The cow may be our national animal with “two legs forward, two legs afterward”. But that hasn’t stopped us from using it to explain the marketing philosophies of various companies. Or to decipher the personalities of various individuals.
Undeterred by those efforts, VIKAS P. JOSHI writes from Poona of the attitudes of various States as seen through the eyes of a humble cow:
Andhra Pradesh: You have no cows. You get AP Invest to draw up a power point presentation on cows in AP, the wonders of milk in AP, the roadmap to milk the cow, the blueprint for a hi-tech milking city, a planned world class cow, the Cow Milking Institute of Technology, the potential milking hub in Cowabad-Milkabad. Then you set up a state-of-the-art cow shed in alliance with Microsoft.
Bengal: You have one cow. You talk about the intellectual brilliance of that cow, write about poetry about it, make films on it and talk pompously about “what this cow moos today, the other cows moo tomorrow.” You start smelling conspiracies against the Bengali cow by non-Bengalis. You boast about your cows in other States.
Bihar: Each year two cows are purchased on paper. The opposition sits on a dharna urging the comptroller and auditor general to bring out a white paper.
Chattisgarh: You have two cows. Both get blown up, one by Salwa Judum and the other by Naxalities.
Gujarat: You have one old cow. You paint the slogan “Vibrant Cow” on it in golden colors, and talk of the prowess that Gujarat has achieved in cows.
Haryana/Punjab: You have two cows. You drink as much you can and export the rest. Then you say “we quench the thirst of the nation”. You get people from Bihar to milk the cows and pay them one rupee for it.
Jammu & Kashmir: You have one cow which Maharaja Hari Singh bought. Pakistan promises you a cow. You talk of the rights of the Kashmiri cow, how the government was not respecting the cow, how the sentiments of the Kashmiri cows could not be taken for granted. You threaten that not one drop of milk will leave Kashmir.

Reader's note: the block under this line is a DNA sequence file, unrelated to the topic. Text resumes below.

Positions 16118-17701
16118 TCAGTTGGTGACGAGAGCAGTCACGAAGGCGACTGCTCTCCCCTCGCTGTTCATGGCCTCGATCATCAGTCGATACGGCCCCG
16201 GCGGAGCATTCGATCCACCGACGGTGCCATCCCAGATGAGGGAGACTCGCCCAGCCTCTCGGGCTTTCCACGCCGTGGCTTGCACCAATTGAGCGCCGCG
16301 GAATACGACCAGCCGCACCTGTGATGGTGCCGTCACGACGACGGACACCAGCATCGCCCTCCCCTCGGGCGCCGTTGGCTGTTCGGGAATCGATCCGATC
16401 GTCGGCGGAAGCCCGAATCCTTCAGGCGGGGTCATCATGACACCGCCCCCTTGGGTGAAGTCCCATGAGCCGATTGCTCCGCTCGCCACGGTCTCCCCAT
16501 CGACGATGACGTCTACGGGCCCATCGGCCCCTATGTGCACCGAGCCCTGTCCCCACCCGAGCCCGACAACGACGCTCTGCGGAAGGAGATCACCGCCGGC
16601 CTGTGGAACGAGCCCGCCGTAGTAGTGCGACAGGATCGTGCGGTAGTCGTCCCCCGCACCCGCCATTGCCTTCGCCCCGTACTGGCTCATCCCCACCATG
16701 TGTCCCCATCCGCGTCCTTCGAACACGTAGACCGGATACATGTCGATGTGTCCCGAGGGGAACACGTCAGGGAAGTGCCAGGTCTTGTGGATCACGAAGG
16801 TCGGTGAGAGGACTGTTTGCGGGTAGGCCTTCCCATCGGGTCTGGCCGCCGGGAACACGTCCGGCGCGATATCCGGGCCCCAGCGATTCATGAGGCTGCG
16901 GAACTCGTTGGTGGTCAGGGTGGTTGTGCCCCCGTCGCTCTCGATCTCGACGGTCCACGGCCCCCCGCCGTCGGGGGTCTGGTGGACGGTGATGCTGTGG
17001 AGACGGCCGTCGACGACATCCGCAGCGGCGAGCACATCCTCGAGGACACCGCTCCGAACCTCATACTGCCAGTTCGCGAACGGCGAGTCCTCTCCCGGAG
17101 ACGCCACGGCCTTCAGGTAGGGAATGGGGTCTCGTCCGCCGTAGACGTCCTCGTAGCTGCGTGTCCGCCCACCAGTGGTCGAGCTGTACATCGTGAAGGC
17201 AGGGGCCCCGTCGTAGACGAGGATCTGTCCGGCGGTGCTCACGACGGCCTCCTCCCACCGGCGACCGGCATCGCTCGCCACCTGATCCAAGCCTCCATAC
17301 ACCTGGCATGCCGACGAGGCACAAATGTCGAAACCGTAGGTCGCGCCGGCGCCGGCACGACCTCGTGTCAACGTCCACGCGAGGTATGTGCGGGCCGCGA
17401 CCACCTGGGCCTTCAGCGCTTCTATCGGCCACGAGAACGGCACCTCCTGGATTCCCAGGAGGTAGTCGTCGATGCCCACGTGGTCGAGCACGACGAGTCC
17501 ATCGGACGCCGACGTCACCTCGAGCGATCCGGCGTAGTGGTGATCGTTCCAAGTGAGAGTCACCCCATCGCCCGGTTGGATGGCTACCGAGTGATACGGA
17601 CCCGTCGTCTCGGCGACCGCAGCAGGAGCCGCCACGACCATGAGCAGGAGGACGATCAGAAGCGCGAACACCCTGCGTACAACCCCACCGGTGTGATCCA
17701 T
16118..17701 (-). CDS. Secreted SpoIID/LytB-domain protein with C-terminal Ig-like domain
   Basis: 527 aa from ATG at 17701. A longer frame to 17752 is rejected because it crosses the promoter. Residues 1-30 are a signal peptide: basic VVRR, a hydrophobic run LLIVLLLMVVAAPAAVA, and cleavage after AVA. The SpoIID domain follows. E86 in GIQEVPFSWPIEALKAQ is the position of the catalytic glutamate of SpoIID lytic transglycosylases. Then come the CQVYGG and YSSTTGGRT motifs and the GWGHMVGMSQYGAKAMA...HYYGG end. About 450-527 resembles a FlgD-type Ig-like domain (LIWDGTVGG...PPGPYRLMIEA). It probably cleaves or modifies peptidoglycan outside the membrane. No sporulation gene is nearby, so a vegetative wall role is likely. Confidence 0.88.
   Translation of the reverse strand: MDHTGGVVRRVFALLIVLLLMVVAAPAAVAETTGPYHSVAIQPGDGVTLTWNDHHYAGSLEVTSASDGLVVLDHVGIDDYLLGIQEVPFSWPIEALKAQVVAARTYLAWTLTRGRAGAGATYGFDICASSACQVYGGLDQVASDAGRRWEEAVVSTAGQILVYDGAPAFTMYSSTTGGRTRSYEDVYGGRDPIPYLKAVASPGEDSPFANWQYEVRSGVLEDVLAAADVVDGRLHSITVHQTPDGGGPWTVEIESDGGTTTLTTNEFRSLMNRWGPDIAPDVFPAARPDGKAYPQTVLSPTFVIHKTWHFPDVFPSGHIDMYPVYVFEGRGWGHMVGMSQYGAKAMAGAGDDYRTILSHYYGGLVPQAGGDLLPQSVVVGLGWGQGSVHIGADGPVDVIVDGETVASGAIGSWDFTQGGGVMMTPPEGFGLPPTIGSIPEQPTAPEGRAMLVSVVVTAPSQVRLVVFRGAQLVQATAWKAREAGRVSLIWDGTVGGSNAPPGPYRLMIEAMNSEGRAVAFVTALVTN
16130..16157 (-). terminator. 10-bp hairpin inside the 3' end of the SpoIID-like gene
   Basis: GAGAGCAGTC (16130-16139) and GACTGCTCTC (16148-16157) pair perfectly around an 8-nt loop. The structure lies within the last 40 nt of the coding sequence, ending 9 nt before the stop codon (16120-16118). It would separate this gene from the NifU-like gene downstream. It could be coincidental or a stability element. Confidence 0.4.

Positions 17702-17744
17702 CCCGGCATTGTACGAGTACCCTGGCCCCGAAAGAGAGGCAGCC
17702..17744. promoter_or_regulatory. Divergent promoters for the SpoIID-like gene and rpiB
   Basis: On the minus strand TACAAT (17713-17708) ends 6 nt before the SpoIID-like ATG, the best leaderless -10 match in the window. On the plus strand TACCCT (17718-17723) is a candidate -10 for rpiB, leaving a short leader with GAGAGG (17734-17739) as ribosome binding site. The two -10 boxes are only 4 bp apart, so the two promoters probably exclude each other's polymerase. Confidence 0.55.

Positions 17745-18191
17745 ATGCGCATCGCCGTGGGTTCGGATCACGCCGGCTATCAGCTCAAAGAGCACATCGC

Jharkand: You have two cows, left over from Bihar. One only gives milk in Jamshedpur. The other gets killed by Maoists.
Karnataka: You have one cow, both dating back to the Mysore Presidency. It dies and you mourn the loss of your heritage. Then a Tamil brings a cow and starts providing milk. He gets beaten up for depriving a Kannadiga cow the chance to give milk.
Kerala: You have one cow which was bought by E.M.S. Namboodiripad. The cow refuses to give milk. You call it the Kerala Cow Federation (KCF) and debate whether it should give milk or not. In the meantime, you import milk from Tamil Nadu.
Maharashtra: You have one cow. It gives milk on certain days, at certain times and at a certain location only. There are no branches. Then someone brings a cow from another State and starts bringing milk to your doorstep. You beat him up for taking away the opportunities of the Maharashtrian cows and start a Cow-Sena for protecting the rights of the local cows.
Orissa: You have one cow. It starves to death.
Rajasthan: You have an old, sickly cow. No one knows whether it gives milk or not.
Tamil Nadu: You have two cows. You first find out which caste they are from. Then you give one cow to your son and the other to your nephew, and charge whatever price you want.
Uttarakhand: You declare that cows are tax free. Then you get two cows.
Uttar Pradesh: You have two cows. Whenever Mulayam takes over, he takes one out, charges as much he wants and calls it a “Secular cow.” When Mayawati comes to power, she asks for a full investigation into the cow. Then she takes the other one out and calls it the “Dalit cow.”
Also read: The sheep, the goat, the cow and the bull
Flogging a dead horse. Let the cow-metaphor RIP. It’s been boring one and all for enough years now.
May I point out that there was no such thing as the Mysore Presidency.
I like to nitpick.
G3S, good catch – This coming from a Mysore based blog is a little too kahi to taste.